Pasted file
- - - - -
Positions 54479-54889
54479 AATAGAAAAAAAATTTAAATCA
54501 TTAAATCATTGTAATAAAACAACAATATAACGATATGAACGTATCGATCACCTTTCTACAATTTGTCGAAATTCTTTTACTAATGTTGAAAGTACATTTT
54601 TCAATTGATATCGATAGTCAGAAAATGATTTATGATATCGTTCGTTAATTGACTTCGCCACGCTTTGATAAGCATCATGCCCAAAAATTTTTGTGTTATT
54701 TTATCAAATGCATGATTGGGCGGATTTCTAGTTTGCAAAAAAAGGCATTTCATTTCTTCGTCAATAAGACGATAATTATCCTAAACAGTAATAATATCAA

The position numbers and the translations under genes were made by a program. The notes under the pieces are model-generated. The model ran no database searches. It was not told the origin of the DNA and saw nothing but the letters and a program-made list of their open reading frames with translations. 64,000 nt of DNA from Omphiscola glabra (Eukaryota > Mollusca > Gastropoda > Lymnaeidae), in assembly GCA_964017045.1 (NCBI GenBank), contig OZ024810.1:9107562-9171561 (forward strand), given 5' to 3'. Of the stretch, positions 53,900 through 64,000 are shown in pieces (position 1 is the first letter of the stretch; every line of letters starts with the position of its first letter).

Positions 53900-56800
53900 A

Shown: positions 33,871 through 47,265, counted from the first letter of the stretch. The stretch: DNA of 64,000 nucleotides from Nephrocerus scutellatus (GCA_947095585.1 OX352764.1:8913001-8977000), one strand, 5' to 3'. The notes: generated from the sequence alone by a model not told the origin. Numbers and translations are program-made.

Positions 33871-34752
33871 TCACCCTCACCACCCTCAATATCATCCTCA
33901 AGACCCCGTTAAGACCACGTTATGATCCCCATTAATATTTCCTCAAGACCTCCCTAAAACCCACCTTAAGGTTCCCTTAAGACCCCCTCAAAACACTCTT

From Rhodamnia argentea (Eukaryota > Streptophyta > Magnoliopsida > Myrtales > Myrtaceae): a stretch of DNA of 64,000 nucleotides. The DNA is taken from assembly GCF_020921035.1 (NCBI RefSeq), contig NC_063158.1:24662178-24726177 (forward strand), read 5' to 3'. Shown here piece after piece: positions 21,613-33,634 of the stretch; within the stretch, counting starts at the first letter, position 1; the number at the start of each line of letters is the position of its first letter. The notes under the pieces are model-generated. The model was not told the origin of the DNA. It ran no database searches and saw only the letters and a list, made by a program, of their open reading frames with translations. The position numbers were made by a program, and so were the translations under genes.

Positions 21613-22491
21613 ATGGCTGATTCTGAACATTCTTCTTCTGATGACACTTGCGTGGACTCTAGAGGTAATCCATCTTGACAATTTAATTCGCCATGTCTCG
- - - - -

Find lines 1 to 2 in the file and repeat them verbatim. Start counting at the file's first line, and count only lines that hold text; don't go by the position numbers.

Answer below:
Positions 54479-54889
54479 AATAGAAAAAAAATTTAAATCA